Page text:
Scientists Have Developed a Gel That Can Actually Regrow Tooth Enamel

The human body is comprised of many elements that perform certain body function. One of those elements is the teeth which we use for proper food chewing. In a life span of a person there are two sets of teeth: baby teeth and the permanent “adult” teeth.

The teeth are in fact bones and represent the hardest bones in the body. However, they can get damaged as a result of the acids present in the food and drinks thus leading to tooth decay. The tooth enamel is the protection layer of the teeth which can get harmed triggering tooth decay. The cells that produce enamel die instantly which makes the tooth enamel vulnerable as a result of which it starts to erode, break, or chip. Once damaged it cannot regenerate by itself again.

Fortunately, there is a new breakthrough in terms of dental medicine and that comes from the Chinese scientists who have created a liquid solution that can grow back the tough external surface of damaged tooth enamel. The researchers from Zhejiang University School of Medicine in China have used a material that mimics the natural mineralization process of the protective outer layer of the teeth thereby restoring healthy tooth enamel.

This gel acts by replicating the biomineralization process by stimulating cells known as ameloblasts to release proteins that eventually become enamel. These cells are only present during tooth development, and once the permanent teeth develop there is no natural ability to self-repair.

The Chinese researchers combined calcium and phosphate ions, the two minerals present in enamel, and developed an alcoholic solution with the organic compound known as trimethylamine. They have used a new kind of calcium phosphate ion clusters (CPICs), measuring just 1.5 nanometers in diameter which were stabilized in an ethanol solution containing a chemical named as triethylamine that prevents their clumping.

In the experiment by the scientists, which involved the use of gel-like material to donated human teeth in a simulated mouth-like environment, the results were positive. In 48 hours, the ultra-small clusters have efficiently fused to the fish-scale-like structure of native enamel developing hard repair layer with a thickness of up to 2.8 micrometers. The gel material is comprised of calcium phosphate ion clusters that produce a precursor layer that will stimulate the epitaxial crystal growth of enamel apatite thus reproducing the natural biomineralization crystalline-amorphous frontier of hard tissue.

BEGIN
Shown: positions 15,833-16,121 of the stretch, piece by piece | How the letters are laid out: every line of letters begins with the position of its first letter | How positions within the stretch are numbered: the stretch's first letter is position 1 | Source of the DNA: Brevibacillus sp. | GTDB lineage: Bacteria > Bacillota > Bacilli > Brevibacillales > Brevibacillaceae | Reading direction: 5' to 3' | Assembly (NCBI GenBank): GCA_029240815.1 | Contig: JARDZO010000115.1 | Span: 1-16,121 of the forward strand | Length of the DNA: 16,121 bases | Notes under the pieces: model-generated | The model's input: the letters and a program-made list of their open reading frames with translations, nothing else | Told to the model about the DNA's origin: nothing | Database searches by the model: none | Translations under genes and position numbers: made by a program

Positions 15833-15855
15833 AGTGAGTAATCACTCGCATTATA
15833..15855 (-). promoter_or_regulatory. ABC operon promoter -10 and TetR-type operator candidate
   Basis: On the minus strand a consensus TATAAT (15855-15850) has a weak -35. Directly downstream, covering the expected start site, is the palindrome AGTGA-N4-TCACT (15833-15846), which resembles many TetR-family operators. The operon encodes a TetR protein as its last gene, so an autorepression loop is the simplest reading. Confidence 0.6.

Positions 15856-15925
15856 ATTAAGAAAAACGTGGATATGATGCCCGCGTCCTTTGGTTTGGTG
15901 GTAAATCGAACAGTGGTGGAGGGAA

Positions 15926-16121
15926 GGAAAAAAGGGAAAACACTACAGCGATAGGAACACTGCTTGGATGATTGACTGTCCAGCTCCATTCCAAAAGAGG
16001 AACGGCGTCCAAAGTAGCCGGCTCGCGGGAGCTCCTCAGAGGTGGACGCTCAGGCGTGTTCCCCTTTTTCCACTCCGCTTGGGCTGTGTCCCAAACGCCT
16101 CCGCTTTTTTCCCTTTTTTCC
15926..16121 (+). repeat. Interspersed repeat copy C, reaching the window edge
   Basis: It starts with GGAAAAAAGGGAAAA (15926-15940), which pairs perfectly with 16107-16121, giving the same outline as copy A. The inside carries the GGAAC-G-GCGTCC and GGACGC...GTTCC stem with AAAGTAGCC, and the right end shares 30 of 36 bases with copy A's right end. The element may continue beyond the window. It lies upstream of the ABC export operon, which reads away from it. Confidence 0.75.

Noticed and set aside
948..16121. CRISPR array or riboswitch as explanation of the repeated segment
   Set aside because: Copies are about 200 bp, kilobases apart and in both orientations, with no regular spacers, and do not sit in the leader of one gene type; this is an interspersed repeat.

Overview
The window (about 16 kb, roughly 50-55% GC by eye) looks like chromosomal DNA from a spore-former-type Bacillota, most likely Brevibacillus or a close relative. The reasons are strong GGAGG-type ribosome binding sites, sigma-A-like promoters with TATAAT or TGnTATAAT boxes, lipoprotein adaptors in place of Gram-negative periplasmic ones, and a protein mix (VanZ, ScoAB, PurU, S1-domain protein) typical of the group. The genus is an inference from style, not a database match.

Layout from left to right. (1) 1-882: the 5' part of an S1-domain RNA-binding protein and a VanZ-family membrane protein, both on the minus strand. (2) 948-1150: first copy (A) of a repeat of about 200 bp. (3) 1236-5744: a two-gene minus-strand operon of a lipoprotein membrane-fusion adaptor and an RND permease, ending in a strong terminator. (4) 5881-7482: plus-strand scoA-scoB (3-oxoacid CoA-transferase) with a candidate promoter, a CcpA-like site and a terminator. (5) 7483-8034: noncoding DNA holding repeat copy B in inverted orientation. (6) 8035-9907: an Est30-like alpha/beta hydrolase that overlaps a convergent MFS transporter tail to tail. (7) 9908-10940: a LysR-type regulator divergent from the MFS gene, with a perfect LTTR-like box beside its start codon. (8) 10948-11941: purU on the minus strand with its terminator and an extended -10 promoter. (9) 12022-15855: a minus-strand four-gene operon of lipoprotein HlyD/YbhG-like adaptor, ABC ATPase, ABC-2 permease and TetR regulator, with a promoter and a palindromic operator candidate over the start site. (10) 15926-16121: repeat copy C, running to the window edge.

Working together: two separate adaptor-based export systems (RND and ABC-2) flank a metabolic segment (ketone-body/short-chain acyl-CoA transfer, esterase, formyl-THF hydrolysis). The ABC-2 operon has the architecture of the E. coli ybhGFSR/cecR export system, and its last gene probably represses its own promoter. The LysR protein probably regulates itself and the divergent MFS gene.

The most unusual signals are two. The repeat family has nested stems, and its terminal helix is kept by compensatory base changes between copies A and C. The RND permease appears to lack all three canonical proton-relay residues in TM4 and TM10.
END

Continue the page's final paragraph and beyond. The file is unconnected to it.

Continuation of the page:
The tooth enamel is well recognized for its complex and crystalline and because of that the previous attempts were not successful. Previously the use of dentist-recommended products for the repair enamel were not able to stimulate the regrowth of the complex crystal structure, but with this new product the pearly white shimmer will be easily recreated.

As per the co-author of the study, a biomimetics and material scientist Zhaoming Liu, the newly developed regenerated enamel shows the same structure and similar mechanical properties as the natural one.

The team of researchers wants to go further in their study and test this unique method on mice, and afterwards on people. They believe that very soon they can perfect the use of this method and thus successfully replace the use of fillings. The implementation of this new technique in the future will repair decayed teeth and prevent tooth decay for good.

However, there is still the need of further testing and experts believe that it may take several years before this gel is commonly used in dentist’s office. However, this does not mean that we should neglect our teeth. Chen Haifeng, an associate professor at Peking University’s biomedical engineering department, strongly recommends good dental care till the testing of the new material are proven safe for use.

He maintains that prevention stays the best remedy as always and that we should not wait for our teeth to start to decay. He adds: “Our teeth are a miracle of nature. Artificial replacement will never do the job as well.”

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